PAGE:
Use the answers produced in your vision creation to help craft your future state. Where the vision phase is about creating conceptual ideals for what your organization should look like, this phase should be about quantifying them.
Decide exactly what you want to concentrate on. If you decided that a focused nonprofit fundraising strategy was the way to go, make sure to document why it is the best course and what the benefits of this choice will be.
The result of this phase should be a set of goals that you want your organization to achieve.
4. Perform a gap analysis
By quantifying your future state and documenting where you stand today, your next step is to perform a gap analysis. It is critical to understand where all the major gaps are in your organization.
If you have 90% of your revenue coming from one government grant and your future state involves diversifying your revenue streams, then obviously here is a major gap in your strategy.
Always know your organization’s vulnerabilities. Prioritize what you think are the most critical gaps and areas that could produce the most impactful change if they are closed.
5. Connect the dots
The final step requires determining exactly what actions need to be done to achieve your desired state.
Break up the goals into key initiatives. You should ideally come up with a list of projects that can be executed on, each with different rankings for cost, effort, time, and impact.
Create a matrix that assesses each project against these four dimensions and rank the projects according to your priorities. If your strategy needs to be completed quickly with less regard to cost, then rank projects requiring less time higher. If you want the biggest impact of your initiatives, then rank those ones higher, with the understanding it might take longer and cost more than other projects.
Always understand the project management triangle of cost vs. scope vs. time. Any strategic decision will be based on these three constraints. Any change to one constraint necessitates a change in the others. Or else quality suffers.
Be sure to get all the right stakeholders involved in this priority setting process to make sure your strategic alignment matches your organization’s vision and your board’s idea of what needs to be done.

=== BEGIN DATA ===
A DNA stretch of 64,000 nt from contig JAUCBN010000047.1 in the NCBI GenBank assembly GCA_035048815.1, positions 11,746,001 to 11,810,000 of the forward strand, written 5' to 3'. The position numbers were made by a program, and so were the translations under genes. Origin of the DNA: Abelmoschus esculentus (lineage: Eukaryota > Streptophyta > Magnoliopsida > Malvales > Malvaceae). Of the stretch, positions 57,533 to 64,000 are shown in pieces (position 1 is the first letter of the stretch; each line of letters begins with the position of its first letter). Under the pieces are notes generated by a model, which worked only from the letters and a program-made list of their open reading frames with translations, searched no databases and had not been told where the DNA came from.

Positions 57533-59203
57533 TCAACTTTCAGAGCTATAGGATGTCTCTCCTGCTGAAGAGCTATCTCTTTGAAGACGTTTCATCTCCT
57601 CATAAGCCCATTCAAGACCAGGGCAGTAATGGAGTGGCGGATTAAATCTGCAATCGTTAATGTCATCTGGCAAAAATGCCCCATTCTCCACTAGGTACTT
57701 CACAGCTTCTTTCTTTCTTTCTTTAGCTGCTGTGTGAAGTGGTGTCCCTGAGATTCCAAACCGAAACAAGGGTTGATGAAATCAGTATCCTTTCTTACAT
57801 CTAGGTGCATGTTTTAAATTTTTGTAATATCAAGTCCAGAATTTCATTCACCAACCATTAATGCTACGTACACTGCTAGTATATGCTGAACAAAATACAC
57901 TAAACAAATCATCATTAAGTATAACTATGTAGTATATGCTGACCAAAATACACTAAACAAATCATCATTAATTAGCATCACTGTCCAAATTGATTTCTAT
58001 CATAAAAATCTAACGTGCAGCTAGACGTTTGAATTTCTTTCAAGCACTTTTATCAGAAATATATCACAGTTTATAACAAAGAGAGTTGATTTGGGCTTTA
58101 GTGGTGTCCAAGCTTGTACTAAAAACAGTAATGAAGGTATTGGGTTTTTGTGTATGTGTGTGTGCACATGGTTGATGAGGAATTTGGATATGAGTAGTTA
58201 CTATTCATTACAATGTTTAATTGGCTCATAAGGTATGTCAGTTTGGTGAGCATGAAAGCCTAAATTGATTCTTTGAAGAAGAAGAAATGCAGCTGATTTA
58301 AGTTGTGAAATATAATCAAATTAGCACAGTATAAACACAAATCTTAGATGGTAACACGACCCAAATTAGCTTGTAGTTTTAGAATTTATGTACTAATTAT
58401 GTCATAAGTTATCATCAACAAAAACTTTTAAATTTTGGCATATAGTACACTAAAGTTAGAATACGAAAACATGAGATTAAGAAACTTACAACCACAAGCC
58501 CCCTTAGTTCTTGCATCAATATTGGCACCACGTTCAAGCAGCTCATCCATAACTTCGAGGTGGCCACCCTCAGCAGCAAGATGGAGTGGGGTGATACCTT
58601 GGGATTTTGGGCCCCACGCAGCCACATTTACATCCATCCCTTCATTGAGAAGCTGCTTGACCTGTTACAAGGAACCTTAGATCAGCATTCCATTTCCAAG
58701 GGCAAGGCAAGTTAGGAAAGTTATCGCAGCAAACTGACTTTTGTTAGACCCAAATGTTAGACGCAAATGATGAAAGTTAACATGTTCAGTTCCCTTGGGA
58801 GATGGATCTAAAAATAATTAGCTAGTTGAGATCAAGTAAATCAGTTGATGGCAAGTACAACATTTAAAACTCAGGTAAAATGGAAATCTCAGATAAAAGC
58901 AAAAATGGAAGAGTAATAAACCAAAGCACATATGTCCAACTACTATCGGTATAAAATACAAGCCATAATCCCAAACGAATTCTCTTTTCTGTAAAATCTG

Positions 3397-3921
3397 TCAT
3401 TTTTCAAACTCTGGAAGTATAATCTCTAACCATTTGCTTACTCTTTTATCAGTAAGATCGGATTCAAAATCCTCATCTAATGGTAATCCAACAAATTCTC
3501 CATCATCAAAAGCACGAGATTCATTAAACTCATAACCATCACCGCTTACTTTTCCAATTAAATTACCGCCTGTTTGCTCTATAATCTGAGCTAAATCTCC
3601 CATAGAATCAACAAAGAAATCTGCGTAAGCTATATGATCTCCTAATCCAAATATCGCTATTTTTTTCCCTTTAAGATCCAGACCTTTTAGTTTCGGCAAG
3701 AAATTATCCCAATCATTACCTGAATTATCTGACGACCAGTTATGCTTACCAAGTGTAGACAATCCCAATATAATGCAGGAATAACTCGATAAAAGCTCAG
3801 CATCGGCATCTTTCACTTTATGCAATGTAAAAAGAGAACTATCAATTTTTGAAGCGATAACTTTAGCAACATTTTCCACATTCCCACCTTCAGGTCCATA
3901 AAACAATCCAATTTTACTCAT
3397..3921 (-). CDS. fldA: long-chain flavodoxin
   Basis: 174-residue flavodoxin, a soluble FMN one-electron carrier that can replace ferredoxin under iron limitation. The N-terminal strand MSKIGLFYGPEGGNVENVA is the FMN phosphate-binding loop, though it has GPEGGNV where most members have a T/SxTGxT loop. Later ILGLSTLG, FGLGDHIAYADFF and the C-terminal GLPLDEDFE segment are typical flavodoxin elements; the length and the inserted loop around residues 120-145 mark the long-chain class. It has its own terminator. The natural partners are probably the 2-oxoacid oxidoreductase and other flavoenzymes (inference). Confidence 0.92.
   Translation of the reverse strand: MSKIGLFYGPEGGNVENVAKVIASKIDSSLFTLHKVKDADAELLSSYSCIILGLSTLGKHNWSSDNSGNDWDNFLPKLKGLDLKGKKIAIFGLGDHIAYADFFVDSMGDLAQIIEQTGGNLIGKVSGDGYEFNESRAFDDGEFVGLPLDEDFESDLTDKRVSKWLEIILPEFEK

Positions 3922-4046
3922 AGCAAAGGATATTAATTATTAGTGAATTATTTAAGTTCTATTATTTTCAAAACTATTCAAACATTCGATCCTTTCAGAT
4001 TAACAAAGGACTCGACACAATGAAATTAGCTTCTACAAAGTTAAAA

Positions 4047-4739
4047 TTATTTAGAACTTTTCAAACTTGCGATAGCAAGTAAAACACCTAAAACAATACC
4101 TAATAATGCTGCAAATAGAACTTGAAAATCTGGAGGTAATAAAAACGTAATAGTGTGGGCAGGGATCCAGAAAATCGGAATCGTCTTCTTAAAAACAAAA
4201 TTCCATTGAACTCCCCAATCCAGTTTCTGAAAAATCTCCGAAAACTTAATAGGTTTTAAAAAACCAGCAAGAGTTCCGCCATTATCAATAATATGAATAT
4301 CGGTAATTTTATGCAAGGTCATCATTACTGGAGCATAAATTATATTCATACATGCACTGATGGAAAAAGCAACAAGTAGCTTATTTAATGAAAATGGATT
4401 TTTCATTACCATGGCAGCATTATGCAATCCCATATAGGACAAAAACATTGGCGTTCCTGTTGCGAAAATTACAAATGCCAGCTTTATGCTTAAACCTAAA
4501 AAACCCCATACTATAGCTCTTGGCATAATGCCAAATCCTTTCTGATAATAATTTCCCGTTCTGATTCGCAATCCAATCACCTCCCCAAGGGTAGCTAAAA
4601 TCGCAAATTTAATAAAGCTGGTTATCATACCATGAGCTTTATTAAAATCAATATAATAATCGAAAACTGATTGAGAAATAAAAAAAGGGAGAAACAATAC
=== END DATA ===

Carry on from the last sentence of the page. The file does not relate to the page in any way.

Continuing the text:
Optimize your organization for change
A common mistake among nonprofits is the lack of a single person who oversees the entire “money function” of the organization. It isn’t enough to have an individual who manages only government contracts, or only individual donors – you absolutely must have someone who oversees all cash flows into the organization.
Development director office
To ensure you hire or promote from within the right candidate for the job, you must be able to offer enough of a salary to entice someone to stay and grow the organization. Check competitive rates of not only nonprofit development directors, but also nonprofit CFOs, for-profit CFOs, etc.
It may be painful trying to come up with the money to pay someone to do this job-which is typically lower than executive director or other high-ranking positions in your organization-but it’s worth it.
You’re paying for people who spend 100% of their time focused on money. And in a few years’ time, they should be paying their own salaries with the work they’ve done to increase your organization’s capacity.
Build a business environment that enables development.
Beyond just funding the salary of your rock-star fundraiser, it is important to give this person authority over creating a team and office within your organization. By choosing the right person, you can ensure that they know exactly how many staff they need and what roles they need to hire to perform specific tasks (marketing plans, technology upgrades, cold calling, etc.).
Additionally, you must budget for costs like software, computer upgrades, marketing collateral, association dues, professional development, and so forth.
You want to create an environment that enables development success. In this way, you help retain top talent that can executive on longer-term strategies that have the highest potential for organizational growth.